Ask Donald Davidson: Most seconds in the ‘500’; Parnelli in Clark’s car

Published On January 28, 2015 » 2626 Views» By Donald Davidson » Ask Donald Davidson, Blogs, IMS, IMS History, Indy 500

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Who has the most second-place finishes in the “500”? – John Whitacre, via Facebook

While there have been three drivers who won the “500” four times (Foyt, Mears and Al Unser), there has never been a four-time runner-up, although Jim Rathmann came awfully close to being forced into that very situation in 1960 (instead, he won). There have been six drivers who placed second on three occasions, but every one of them managed at least one victory with the exception of Harry Hartz, who was runner-up in 1922, 1923 and 1926.

The others, who also scored at least one win, were Wilbur Shaw (second in 1933, ’35 and ’38; won in ’37, ’39 and ’40), Bill Holland (1947, ‘48 and ’50; won in ’49), Jim Rathmann (1952, ‘57 and ’59; won in ’60), Tom Sneva (1977, ‘78 and ’80; won in ’83) and Al Unser (1967, ‘72 and ’83; won in ’70, ’71, ’78, ’87).

Tom Sneva was a three-time runner-up at the "500" before winning it, including in 1977.

Tom Sneva was a three-time runner-up at the “500” before winning it, including in 1977.

In the ’60s when Jim Clark raced at Indy, his car was brought to the Milwaukee Mile. Parnelli Jones drove instead of Clark. What were the arrangements or circumstances which led to this event? – Jeffrey Behrens, via Facebook

After the second- and seventh-place finishes by Jim Clark and Dan Gurney in the 1963 “500,” the two drivers and their cars came back to compete in the Milwaukee 200 in August, where they started one-two and finished first and third. They later competed in the Trenton 200 in September, again sharing the front row, but this time both dropping out with mechanical issues.

Because of a conflict with the Grand Prix of Austria in August of 1964, it was decided that Clark and Gurney (who was driving for Brabham in F1) would stay in Europe and that American drivers would substitute for them at Milwaukee. Walt Hansgen was down to drive one of the cars, but he crashed in a practice run and did not compete.

It ended up that the two Lotus drivers on race day were none other than Parnelli Jones, whose car carried No. 98, and A.J. Foyt, who carried No. 1. While Foyt was not happy with his car – he started third, but came in to retire after only one lap – Parnelli led 195 of the 200 laps on his way to a very convincing win. With no Grand Prix conflict for the Trenton 200 in September, Clark came back to run but did so without Gurney, the revised plan being to field Parnelli as his teammate instead. Clark fell out at about the halfway mark, but Parnelli marched on to yet another runaway victory.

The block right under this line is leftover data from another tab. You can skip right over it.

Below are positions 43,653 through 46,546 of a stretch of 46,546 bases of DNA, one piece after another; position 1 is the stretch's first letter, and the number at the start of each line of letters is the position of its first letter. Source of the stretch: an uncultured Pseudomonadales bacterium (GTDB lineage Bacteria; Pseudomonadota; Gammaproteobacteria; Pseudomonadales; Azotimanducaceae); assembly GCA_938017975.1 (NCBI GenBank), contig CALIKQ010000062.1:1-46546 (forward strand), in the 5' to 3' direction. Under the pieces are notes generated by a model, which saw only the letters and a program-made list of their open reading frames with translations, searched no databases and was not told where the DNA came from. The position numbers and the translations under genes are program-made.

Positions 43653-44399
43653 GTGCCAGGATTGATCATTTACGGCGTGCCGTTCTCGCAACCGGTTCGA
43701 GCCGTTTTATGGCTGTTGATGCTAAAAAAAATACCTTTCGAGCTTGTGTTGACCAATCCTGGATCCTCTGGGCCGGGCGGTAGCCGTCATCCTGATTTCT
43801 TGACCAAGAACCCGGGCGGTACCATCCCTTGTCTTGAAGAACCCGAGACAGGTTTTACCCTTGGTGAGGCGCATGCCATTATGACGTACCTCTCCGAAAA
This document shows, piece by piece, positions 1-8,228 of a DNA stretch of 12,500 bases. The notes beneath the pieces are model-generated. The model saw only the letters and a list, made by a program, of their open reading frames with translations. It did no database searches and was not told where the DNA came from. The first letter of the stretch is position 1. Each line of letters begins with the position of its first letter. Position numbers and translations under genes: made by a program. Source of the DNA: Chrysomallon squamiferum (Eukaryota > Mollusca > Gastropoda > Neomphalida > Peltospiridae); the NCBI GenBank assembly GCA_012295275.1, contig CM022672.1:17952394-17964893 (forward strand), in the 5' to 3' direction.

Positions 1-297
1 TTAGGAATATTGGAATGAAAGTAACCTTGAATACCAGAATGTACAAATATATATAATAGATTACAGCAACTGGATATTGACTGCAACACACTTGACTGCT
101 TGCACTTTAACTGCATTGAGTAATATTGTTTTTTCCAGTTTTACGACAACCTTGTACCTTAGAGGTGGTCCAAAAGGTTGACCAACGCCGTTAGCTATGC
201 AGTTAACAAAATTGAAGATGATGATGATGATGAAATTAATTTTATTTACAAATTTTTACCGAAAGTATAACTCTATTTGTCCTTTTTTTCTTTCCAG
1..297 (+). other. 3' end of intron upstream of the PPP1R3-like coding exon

While it may have appeared that Parnelli won both races with the same car, he did not. The Milwaukee winner was the same one with which Clark had won the pole at Indianapolis and had led briefly before being forced out with a tire problem. The Trenton winner was a different car. The Milwaukee winner, which Clark drove at Trenton, later became the property of J.C. Agajanian, and, as the gold-painted Agajanian Hurst Floor Shift Special No. 98, was driven by Parnelli to second in the 1965 “500.” It was later acquired by Parnelli and Vel Miletch, and has since become part of the Indianapolis Motor Speedway Foundation’s collection, currently being displayed in the Hall of Fame Museum as Clark’s 1964 pole winner.

With regard to last week’s two-part trivia question, the only regular Grand Prix driver to actually have a start in the Indianapolis 500 between 1950 and 1960 was Alberto Ascari, whose Ferrari type-375 suffered a right-rear wheel failure after having just entered the top 10 at 40 laps in 1952. The only Indianapolis 500 regular who drove a Formula One Grand Prix car in a Grand Prix in Europe during the same period was Troy Ruttman, who finished 10th with a privately-entered Maserati 250F in the 1958 French Grand Prix at Rheims.


About The Author

Donald Davidson

Indianapolis Motor Speedway Historian Donald Davidson, based at the Indianapolis Motor Speedway Museum, developed a passionate interest in the Indianapolis 500 as a teenager in England. Arriving at IMS in 1964, he delighted the racing community with his ability to recite year-by-year accounts of participants’ careers. Returning permanently in 1965, he was invited by Sid Collins to join the worldwide IMS Radio Network and was hired by Henry Banks as USAC statistician, remaining at USAC for almost 32 years. He was named Indianapolis Motor Speedway historian in 1998. Along with numerous television and radio assignments, raconteur Davidson has played host to the popular call-in radio show “The Talk of Gasoline Alley” on 1070 AM in Indianapolis during the month of May continuously since 1971. His writing credits include countless historical articles and columns, a pair of “500” annuals in 1974 and ‘75 and co-authorship with Rick Shaffer of the acclaimed “Autocourse Official History of the Indianapolis 500,” published in 2006.